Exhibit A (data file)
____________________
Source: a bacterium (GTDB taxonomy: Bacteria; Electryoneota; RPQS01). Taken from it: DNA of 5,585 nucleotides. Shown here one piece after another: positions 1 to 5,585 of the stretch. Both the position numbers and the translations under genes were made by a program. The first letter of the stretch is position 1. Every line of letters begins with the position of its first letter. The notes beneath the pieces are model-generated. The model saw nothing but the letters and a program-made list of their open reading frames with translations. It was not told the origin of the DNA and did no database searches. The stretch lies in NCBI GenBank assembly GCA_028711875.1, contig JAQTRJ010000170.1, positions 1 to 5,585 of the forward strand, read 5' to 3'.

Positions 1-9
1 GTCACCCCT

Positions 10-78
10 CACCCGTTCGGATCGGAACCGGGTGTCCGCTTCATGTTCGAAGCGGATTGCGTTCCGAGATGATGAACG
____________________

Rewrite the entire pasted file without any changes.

Source: a bacterium (GTDB taxonomy: Bacteria; Electryoneota; RPQS01). Taken from it: DNA of 5,585 nucleotides. Shown here one piece after another: positions 1 to 5,585 of the stretch. Both the position numbers and the translations under genes were made by a program. The first letter of the stretch is position 1. Every line of letters begins with the position of its first letter. The notes beneath the pieces are model-generated. The model saw nothing but the letters and a program-made list of their open reading frames with translations. It was not told the origin of the DNA and did no database searches. The stretch lies in NCBI GenBank assembly GCA_028711875.1, contig JAQTRJ010000170.1, positions 1 to 5,585 of the forward strand, read 5' to 3'.

Positions 1-9
1 GTCACCCCT

Positions 10-78
10 CACCCGTTCGGATCGGAACCGGGTGTCCGCTTCATGTTCGAAGCGGATTGCGTTCCGAGATGATGAACG